Products by Zoe Tynan-Campbell.
It’s funny how being a new parent suddenly changes what you see: I didn’t see any baby related design at last year’s show, and yet this was all I could see of the product design at New Designers 2012 part two.
At UWE Emma Doran‘s Co-See considered all the important design issues for a new mum and I for one would certainly have loved to test her dual action cot and carry cot, which enables easy co-sleeping by attaching to the side of the bed with a drop down side. Instead I spent those difficult early days hoiking Snarfle in and out of a Moses basket on the floor when he needed to feed during the night, all the time cussing and cursing because my Caesarean section hurt so much. Now he just stays in bed with me. The Co-See was designed in collaboration with The Gro Company, and won a prestigious design award: not hard to see why! Not only is keeping baby close great for bonding between child and mother, but it also far reduces the likelihood of cot death (now known as SIDS).
I am planning to do baby-led weaning when the time comes – offering Snarfle small steamed morsels to hold and learn to eat rather than pureeing food – but the design of Marcus Broughton‘s on the go Squeasy weaning pouches were rather delightful. He calls himself a Humanistic Industrial Designer.
Before designing his Wholemilk storage system Ralph Edwards conducted some spot on research that identified a need to make it easier to express and store breast milk, enabling fathers to take a bigger role in feeding young babies. You can read about the process on his brilliant website diary here.
At Birmingham City University Jordan Brocklehurst had created a set of Penguin Play Safety Reins, which include an inflatable harness that ensures safety near water.
I loved these designs by Zoe Tynan-Campbell on the 3D Design course at Camberwell College of Arts. Her Stumped Studio makes gorgeous wooden interior accessories and toys.
From Ravensbourne product designer Jack Hadlum had come up with the concept of Potions – ‘making mealtime magic‘ – the idea being to inspire fussy eaters to flavour their own food in a creative way with 100% natural ingredients. Fun shaped bottles contained savoury popping candy, sprayable jam and a magic colour changing milk. I can see even the fussiest eater enjoying these! He is also involved in a project called Wood Be Waste with the motto ‘do not recycle a material that can be reused‘ that has produced some lovely desk top products.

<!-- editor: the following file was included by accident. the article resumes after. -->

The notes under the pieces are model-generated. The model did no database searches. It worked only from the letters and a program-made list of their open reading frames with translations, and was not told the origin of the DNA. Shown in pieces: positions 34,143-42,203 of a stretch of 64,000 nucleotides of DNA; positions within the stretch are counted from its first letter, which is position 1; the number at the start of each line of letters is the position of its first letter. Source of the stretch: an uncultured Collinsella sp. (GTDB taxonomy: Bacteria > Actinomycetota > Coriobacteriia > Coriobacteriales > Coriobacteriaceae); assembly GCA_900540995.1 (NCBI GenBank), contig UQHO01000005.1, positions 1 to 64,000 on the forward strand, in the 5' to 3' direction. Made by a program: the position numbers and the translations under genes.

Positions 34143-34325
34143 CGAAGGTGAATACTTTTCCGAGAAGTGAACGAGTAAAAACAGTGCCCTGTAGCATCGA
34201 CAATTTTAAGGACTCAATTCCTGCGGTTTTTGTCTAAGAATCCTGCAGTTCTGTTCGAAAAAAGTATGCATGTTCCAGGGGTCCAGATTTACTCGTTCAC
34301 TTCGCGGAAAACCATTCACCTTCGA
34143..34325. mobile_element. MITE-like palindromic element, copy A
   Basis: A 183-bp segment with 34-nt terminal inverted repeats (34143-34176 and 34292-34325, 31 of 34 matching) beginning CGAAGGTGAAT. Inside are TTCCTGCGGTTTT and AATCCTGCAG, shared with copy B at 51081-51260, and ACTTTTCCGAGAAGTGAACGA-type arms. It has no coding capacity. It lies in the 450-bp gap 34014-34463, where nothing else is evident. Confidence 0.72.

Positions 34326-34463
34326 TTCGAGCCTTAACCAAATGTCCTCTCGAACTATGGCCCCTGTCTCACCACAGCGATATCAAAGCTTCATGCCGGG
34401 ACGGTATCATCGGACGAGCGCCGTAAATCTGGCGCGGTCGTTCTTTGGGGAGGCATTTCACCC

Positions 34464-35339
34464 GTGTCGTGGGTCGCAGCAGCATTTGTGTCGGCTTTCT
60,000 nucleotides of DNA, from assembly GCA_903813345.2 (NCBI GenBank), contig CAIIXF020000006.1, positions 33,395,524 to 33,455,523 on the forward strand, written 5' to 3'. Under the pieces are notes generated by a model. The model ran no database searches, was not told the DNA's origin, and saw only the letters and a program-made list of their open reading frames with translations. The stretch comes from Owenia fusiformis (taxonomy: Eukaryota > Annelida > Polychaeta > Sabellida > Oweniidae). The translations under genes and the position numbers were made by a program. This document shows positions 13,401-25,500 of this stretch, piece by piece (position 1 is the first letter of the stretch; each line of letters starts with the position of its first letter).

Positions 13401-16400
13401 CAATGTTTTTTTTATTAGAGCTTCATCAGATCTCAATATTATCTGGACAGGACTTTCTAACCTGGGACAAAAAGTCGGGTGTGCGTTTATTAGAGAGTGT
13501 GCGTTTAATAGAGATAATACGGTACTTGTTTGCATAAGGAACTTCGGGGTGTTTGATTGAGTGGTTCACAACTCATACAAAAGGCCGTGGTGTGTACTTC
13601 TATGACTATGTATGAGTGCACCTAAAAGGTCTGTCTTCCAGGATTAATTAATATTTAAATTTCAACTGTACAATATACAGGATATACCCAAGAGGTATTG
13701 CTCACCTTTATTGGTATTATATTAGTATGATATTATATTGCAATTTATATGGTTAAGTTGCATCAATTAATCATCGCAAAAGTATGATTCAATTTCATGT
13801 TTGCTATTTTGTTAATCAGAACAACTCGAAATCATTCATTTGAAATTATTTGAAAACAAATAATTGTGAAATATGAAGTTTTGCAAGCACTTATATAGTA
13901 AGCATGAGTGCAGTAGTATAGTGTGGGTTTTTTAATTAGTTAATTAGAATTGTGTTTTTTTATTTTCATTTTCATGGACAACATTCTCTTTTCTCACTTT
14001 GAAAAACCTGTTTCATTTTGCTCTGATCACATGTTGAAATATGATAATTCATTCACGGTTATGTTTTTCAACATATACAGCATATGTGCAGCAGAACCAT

At Coventry University the Bumble range by Nicola Danks ‘addresses the limitations of current child transport products‘. Most pushchairs are so low slung they only afford the wee mite a view of legs and feet; she describes how it’s important for children to be raised to eye level so they can engage more with their caregiver. I have seen some very high rise prams, but Snarfle would far prefer to watch the world go by from chest height in a sling. Nicola’s transport system integrates a carrier, making it easy to transition between different modes of child transport – another brilliant idea.
Most of the industrial designers at Coventry fixated on cars (so not my thing) but I liked these bamboo animals by Catalin-Andrei Edu, which are made using sustainable processes.
Jose Oliviera‘s Natures Best cot was inspired by cork production in his home country of Portugal. I love those gorgeous organic curves with a built in mobile, it puts my ancient Moses basket to shame. Jose used cork in its design not only for reasons of sustainability but also because it has qualities incomparable with any other material: it’s light weight, impermeable to liquid, acts as an excellent thermal and acoustic insulator and is resistant to abrasions because of it’s elasticity. I’d love to put my baby to sleep in this cot, but I fear he’s getting too big already.
I have mixed feelings about the quantity of stuff available for babies: when I was little there was hardly anything required to raise a child, and yet now we are drowning in ‘must have’ products. Some have undoubtedly made life easier, but I’m sure we could do without many of the items dubbed ‘mechanical mummies’ and whose production places such a burden on the environment. I am lucky to have been given so many hand me downs and we are frugal in acquiring new stuff when needed, but it’s good to see so many graduates considering both the ecological and inter-relationship implications in their clever new designs.
- Welcome, Snarfle Monkey
- Christmas Gift Ideas 2013: Babies and Toddlers
- Slugs and Snails Tights: beautiful patterned baby and toddlerwear for little boys (and girls)
- Snarfle is One: Celebrating Baby, Motherhood and Work
- Artist Beccy McCray introduces her new poster series Make Friends With Food In 5 Easy Steps